Saturday, August 29, 2015

Principles of Enjoying Wine at Family Camp

Scattered around the United States are hundreds of generally wonderful establishments called "family camps".  For those uninitiated, these are sessions, lasting typically from several days to a week in length, where families come together with other families for activities and meals in an interesting, attractive, usually rustic environment.  Sometimes they are sponsored by YMCA or YWCA, sometimes by private camps, sometimes by universities or nature centers.

We've enjoyed a couple of varieties of family camps over the years, and have been regular attendees for over 30 years at a singular camp based in the Berkshires, Massachusetts.  Our four grown children make regular pilgrimages back.

Family camps sometimes welcome wine, and sometimes frown upon it.  As both a wine and a family camp aficionado, I thought I would offer here a few general principles with respect to wine at family camp:

Discretion is ALWAYS welcome.  There are children everywhere; and their parents will sport all different perspectives on alcohol.  My coffee mug is opaque, thermal and ubiquitous (it's a "Bubba" brand).  It's with me from morning to night.  Folks wonder how I can  drink so much coffee all day and night and still sleep!  (The truth is, sometimes, especially late in the day, my coffee mug isn't sporting coffee.)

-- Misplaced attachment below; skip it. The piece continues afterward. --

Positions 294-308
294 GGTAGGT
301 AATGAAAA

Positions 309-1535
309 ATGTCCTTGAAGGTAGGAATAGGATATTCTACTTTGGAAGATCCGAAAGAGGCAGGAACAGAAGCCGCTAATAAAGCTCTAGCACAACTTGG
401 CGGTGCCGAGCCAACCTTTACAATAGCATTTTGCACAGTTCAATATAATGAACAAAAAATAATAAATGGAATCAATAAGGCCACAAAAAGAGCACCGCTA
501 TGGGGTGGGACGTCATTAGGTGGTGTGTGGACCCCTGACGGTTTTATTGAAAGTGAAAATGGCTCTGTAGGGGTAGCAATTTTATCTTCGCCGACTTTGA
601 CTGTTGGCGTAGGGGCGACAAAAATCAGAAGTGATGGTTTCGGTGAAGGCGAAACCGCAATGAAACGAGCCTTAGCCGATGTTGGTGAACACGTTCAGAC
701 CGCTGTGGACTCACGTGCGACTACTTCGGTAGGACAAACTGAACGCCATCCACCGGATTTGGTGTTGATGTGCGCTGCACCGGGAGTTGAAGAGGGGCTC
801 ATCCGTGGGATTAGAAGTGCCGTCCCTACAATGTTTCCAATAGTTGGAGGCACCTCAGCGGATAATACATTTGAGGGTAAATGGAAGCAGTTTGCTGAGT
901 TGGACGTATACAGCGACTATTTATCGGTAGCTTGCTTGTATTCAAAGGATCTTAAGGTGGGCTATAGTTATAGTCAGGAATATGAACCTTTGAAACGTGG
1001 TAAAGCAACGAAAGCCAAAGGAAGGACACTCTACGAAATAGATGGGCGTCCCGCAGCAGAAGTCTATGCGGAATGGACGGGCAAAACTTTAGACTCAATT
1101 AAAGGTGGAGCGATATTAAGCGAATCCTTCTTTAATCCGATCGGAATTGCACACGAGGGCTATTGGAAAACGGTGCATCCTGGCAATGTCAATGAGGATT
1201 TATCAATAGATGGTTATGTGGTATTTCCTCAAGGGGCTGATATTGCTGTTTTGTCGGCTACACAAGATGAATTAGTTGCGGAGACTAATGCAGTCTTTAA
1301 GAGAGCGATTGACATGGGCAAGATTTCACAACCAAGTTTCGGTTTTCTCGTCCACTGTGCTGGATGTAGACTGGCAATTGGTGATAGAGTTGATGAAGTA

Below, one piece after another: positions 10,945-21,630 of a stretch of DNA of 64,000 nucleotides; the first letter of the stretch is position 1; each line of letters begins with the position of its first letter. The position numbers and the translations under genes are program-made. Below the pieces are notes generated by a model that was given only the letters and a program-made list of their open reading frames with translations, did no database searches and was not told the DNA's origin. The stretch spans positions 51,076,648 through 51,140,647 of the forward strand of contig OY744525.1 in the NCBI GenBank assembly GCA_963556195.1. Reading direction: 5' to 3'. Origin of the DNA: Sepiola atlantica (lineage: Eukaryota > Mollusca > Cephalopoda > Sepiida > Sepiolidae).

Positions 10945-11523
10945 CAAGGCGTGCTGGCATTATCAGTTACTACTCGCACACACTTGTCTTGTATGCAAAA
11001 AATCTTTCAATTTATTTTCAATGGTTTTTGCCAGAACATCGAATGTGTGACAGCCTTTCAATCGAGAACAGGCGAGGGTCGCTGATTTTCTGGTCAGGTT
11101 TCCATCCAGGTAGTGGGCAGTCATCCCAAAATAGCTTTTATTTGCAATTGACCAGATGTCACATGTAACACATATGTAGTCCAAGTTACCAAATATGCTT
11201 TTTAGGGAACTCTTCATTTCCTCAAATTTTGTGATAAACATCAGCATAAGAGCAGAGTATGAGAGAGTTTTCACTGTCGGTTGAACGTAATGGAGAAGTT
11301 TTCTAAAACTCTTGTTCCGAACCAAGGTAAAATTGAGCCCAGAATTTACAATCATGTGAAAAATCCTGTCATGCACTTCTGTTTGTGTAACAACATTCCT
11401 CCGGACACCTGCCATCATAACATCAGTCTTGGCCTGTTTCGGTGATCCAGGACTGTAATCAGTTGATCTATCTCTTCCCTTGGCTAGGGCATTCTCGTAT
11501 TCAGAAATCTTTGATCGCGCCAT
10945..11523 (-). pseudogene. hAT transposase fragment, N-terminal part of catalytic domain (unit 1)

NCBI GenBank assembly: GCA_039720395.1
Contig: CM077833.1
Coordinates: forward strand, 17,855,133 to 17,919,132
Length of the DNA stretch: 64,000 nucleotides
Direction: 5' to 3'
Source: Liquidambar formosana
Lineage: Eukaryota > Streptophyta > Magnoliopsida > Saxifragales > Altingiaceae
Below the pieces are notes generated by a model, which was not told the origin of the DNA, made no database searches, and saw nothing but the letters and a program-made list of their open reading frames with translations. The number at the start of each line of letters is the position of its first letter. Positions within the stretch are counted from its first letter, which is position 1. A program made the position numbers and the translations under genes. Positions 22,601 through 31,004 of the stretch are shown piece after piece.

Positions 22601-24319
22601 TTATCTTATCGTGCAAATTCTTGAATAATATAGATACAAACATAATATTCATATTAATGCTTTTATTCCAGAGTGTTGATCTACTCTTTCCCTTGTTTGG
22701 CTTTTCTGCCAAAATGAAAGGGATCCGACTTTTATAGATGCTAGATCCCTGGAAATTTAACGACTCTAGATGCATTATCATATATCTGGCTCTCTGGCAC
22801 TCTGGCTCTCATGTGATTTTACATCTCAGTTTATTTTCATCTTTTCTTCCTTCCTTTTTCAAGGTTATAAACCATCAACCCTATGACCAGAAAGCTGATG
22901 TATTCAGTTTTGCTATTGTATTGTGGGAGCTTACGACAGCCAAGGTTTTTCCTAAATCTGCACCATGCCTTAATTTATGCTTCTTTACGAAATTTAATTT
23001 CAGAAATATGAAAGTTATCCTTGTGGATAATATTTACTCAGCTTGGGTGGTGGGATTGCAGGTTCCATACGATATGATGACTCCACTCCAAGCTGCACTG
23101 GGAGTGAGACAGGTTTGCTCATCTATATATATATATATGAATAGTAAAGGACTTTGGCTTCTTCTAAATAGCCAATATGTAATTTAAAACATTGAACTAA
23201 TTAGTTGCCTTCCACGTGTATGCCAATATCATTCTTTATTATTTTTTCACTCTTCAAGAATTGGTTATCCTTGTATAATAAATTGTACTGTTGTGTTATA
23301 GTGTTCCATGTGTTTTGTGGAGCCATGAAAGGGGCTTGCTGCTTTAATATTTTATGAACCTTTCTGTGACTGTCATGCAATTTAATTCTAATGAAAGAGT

It is not about the quality or quantity of the wine, it is about the company.  Pinot schmino, cabernet schnabernet.  Are these good people and are you enjoying the conversation?  There's a time for quality and a time for simple joy.

It's about the setting, not about the stemware.  C'mon - a cheap cab from a plastic cup while overlooking some of the most spectacular scenery you've ever seen can beat even a 94 point cab, served in a Riedel in a busy midtown restaurant.

It's definitely not about the quantity.  Many family camps separate sleeping from rest areas by quite some yardage.  At 3:40a.m., that distance can seem infinite as you dodge trees and raccoons.  You may want to pass on that last glass of wine before bed and simply enjoy the conversation.

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